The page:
History of Osteopathy

The role of the physician is to find the health within the patient.

The Osteopathic medical profession was founded by Andrew Taylor Still, MD in the 1870’s.  He was the son of a physician, practiced as a country doctor, and served as a surgeon in the Union Army during the Civil War.  He was helpless to prevent his first wife and six of his children from dying of infectious illnesses.  He himself had pneumonia and typhoid.  He was frustrated that the medical practices of that time were frequently ineffective and sometimes harmful.  So he set out to find more effective ways to help people regain health, devoting the next ten years of his life to further study.  

Dr. Still spent many hours re-reading the medical texts of the time and studying cadavers and the animals he hunted.  He was guided by the wisdom he observed in the natural world.  He said, “Osteopathy is to me a very sacred science. It is sacred because it is a healing power through all of nature.”  Dr. Still believed that the role of the physician is to find the health within the patient, and that the body contains all of the elements needed to maintain health.  He taught himself to feel deviations from normal in the living anatomy and physiology.  Then he used various manual techniques to restore normal structure and function, allowing the body to regain its self-healing capacity.  

Dr Still called this new medical science Osteopathy.  He had great success, and people came from all across America to see him.  He saved many lives from infectious illness, and helped many people regain health from the full spectrum of medical ailments, totally without the use of drugs.

Dr. Still was unable to convince the medical schools to include his ideas, so he opened a separate Osteopathic medical school in 1892.  From the beginning women were welcomed as students.  The school included the medical training of that time, with anatomy, physiology, pathology, histology, biochemistry, surgery and medicines.  He did not emphasize specific manual techniques, but rather the recognition of health within a person by putting the hands on and observing.  The techniques followed as a way to help restore the health.

An example of the effectiveness of osteopathy was the influenza epidemic of 1917-1918.  Only 0.25% of those treated by osteopaths died, as compared to 6% of those under MD care.  The ability to help restore a person’s health is a very powerful tool.  It is the health within a person that does the real healing.

Osteopathy Today

In the United States today, physicians (medical doctors) who practice medicine hold either the Doctor of Osteopathic Medicine degree (DO) or the Doctor of Medicine degree (MD).   Currently less than 10% of the total physicians in the US have a DO degree.  Both are trained in all aspects of modern medicine including prescription drugs, surgery, and the use of technology to diagnose disease and evaluate injury.  In addition, DO’s learn Osteopathic Manipulative Medicine (OMM) in school, practicing how to use their hands to help diagnose, treat and prevent illness and injury.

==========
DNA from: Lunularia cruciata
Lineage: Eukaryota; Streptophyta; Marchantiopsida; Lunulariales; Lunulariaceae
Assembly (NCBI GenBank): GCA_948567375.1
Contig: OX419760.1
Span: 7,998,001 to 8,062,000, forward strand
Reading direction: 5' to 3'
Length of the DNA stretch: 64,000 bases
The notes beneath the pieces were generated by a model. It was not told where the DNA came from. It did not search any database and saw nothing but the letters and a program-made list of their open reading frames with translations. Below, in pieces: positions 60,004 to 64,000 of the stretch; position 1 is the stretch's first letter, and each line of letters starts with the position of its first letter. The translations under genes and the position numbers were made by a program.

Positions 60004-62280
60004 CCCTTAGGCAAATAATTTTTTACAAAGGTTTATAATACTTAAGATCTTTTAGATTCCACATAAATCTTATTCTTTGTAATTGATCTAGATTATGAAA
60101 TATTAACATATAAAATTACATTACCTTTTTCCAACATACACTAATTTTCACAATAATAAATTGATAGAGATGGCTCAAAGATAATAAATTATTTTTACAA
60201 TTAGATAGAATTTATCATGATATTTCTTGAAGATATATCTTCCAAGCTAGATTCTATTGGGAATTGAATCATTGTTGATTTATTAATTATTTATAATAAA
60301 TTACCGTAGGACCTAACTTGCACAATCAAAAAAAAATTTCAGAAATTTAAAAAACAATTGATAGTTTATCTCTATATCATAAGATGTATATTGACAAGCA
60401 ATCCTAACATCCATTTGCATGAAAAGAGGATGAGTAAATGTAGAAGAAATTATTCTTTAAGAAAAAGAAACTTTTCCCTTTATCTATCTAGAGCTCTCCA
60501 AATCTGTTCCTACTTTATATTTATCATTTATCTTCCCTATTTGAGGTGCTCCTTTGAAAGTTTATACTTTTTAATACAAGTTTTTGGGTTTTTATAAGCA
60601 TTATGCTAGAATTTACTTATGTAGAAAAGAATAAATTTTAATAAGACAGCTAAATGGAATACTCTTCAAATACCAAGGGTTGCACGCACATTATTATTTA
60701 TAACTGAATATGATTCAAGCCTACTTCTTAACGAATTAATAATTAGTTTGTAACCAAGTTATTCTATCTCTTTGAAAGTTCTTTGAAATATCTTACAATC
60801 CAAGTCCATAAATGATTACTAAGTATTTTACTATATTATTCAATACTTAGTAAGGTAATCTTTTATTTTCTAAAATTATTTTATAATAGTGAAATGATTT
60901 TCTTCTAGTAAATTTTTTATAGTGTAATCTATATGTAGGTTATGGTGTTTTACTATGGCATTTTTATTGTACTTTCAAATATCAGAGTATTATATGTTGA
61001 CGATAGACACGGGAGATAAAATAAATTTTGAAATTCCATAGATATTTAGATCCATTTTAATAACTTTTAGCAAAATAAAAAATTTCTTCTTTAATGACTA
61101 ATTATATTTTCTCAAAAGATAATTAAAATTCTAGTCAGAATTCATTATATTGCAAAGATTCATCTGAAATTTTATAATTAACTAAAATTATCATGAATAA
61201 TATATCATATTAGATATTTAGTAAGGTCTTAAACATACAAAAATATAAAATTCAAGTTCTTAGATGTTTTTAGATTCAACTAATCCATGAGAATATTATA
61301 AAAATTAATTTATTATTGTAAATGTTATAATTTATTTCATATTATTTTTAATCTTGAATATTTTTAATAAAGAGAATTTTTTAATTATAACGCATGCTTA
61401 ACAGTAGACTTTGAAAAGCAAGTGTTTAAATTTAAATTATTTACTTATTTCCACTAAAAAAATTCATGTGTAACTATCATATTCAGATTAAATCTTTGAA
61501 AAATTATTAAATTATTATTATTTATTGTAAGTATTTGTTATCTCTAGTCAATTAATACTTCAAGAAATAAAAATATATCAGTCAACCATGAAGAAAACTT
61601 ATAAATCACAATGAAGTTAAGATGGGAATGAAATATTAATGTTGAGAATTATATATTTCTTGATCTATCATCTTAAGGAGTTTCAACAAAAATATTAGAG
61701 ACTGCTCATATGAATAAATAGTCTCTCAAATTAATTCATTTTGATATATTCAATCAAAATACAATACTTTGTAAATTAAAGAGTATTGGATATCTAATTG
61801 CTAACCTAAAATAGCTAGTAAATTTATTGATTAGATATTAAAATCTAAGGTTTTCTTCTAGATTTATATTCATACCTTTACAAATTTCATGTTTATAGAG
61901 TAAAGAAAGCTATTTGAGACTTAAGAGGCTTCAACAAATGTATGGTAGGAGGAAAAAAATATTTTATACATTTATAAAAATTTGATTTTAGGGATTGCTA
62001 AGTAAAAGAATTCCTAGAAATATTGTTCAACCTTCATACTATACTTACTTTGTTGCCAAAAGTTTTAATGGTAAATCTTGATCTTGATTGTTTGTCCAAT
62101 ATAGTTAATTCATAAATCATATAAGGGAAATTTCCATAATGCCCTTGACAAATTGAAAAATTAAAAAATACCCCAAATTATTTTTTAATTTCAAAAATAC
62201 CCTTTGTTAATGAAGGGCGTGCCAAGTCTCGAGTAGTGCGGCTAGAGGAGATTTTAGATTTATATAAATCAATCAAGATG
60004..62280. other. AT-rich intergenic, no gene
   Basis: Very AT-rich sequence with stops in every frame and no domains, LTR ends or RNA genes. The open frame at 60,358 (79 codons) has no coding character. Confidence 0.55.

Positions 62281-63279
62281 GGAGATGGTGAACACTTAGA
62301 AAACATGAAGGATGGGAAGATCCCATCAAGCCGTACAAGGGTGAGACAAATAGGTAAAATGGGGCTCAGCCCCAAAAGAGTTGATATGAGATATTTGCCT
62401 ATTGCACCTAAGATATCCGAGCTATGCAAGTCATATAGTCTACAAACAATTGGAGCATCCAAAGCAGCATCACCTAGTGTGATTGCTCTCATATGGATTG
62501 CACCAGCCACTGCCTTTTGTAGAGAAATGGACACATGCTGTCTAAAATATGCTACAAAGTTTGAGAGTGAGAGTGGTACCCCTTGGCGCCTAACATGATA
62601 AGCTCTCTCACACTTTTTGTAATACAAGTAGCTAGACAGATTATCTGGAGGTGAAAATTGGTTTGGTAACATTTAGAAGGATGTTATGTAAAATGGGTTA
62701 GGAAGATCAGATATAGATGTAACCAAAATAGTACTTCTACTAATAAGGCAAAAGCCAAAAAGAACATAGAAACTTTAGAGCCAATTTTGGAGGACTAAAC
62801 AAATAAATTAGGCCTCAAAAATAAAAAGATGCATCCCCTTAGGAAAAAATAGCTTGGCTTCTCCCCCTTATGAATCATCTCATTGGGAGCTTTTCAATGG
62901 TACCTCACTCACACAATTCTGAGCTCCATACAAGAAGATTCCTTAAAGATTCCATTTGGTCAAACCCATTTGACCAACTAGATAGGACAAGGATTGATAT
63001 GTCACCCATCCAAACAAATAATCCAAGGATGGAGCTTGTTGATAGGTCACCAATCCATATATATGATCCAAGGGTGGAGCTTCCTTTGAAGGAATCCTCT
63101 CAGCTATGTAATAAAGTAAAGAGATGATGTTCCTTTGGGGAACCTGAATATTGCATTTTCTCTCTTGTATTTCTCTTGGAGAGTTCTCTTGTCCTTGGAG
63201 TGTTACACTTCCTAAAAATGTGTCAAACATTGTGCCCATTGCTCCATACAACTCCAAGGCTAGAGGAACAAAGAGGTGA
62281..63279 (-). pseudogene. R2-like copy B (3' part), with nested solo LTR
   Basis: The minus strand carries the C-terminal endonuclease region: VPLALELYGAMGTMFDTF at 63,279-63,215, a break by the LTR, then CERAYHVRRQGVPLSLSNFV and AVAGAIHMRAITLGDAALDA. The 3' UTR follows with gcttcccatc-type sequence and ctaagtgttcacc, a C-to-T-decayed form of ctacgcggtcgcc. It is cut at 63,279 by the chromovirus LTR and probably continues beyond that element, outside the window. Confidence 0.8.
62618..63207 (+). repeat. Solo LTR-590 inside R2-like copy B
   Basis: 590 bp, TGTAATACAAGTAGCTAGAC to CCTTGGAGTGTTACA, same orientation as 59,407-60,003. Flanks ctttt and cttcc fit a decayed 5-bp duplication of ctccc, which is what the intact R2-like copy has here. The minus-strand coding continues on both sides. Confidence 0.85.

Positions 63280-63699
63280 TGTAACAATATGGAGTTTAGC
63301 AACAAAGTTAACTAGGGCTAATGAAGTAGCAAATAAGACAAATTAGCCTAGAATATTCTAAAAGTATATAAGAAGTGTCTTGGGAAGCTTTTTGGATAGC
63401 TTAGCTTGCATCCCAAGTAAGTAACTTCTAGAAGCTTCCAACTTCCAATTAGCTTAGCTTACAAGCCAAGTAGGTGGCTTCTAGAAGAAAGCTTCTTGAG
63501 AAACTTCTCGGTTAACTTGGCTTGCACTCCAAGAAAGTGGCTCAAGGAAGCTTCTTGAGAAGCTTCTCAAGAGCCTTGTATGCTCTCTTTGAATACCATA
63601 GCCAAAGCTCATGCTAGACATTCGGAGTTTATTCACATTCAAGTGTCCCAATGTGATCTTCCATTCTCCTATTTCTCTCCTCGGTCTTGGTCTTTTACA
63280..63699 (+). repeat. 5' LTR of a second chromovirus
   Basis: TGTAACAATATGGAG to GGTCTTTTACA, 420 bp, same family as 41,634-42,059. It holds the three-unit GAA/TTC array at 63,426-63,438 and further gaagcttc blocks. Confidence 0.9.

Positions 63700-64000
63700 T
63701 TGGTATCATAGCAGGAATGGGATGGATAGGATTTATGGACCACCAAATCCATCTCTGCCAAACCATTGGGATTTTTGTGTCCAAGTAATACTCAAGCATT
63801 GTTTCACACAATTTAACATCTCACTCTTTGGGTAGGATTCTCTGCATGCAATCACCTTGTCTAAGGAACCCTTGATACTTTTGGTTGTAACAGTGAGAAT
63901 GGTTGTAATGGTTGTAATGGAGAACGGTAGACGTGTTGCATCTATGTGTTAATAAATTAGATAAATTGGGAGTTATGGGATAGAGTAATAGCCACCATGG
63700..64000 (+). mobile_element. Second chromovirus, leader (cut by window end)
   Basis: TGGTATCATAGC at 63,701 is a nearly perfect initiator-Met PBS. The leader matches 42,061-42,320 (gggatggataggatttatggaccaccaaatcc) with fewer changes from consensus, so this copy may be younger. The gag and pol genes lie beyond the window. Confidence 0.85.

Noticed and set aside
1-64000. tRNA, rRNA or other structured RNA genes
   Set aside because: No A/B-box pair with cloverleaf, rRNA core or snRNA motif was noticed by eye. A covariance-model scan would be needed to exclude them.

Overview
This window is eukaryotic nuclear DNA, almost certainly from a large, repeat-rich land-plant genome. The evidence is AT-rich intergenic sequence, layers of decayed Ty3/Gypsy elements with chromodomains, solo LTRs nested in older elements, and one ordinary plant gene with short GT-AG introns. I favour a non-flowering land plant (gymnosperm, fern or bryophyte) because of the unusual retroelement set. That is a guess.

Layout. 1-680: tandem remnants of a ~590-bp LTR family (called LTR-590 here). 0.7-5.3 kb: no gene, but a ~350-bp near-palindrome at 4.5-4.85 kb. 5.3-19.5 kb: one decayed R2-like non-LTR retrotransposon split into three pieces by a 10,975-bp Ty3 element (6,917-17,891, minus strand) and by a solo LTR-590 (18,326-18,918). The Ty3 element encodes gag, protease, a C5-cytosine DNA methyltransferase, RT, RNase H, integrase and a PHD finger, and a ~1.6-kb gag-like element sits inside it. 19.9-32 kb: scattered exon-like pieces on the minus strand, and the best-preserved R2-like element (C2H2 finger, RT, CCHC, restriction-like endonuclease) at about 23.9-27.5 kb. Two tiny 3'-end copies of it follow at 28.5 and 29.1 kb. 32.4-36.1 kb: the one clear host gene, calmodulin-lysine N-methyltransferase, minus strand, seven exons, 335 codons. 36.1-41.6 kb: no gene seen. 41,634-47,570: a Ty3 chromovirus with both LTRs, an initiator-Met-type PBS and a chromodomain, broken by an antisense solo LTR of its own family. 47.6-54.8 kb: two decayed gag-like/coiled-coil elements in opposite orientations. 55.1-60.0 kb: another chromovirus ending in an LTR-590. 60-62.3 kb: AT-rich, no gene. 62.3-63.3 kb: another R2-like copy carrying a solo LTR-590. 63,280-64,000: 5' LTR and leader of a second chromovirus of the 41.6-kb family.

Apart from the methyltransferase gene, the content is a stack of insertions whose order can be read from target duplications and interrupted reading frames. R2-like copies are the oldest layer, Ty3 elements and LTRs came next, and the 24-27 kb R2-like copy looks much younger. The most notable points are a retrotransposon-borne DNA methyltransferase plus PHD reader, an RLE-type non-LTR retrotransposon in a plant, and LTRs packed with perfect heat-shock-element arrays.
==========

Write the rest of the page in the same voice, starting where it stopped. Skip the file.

Osteopathic physicians are more likely to go into primary care rather than specialize.  DO’s tend to think more holistically, looking at the big picture of the person’s health.  They are more likely to create an individual treatment plan for each person rather than simply treating the diagnosis.  Unfortunately most osteopaths do not continue to use OMM to treat their patients once they are in practice.

A Traditional Osteopathic Practice

Today, only about 5% of DO’s in practice use osteopathic manipulation daily to help each patient regain health. This specialty is often called “traditional osteopathy” and is much in demand.  

To practice traditional osteopathy the knowledge of anatomy, embryology and physiology is very important.  As physicians all osteopaths have the understanding of when to make appropriate referrals to colleagues (both DO and MD) who are more expert in the use of drugs, surgery or a particular specialty of medicine.

When possible it is best to find the cause of a medical problem and not just treat the symptoms.  If the cause is not clear, a person can still be helped by focusing on restoring health.

A thorough history, a review of any diagnostic work-up, and a hands-on evaluation of the health of each person is done by a traditional osteopath. This includes evaluating the health of the bones, the fascia, the fluids (cerebrospinal fluid, blood, lymphatics), the organs, the connective tissues, and the nervous system of each person.  It is also important to determine how all of these systems are integrated together.  Diagnosis and treatment both occur during an osteopathic treatment.

The goal of any doctor should be to help each person recover vibrant health and the ability to keep it.  This includes the ability to quickly regain health if something disrupts it.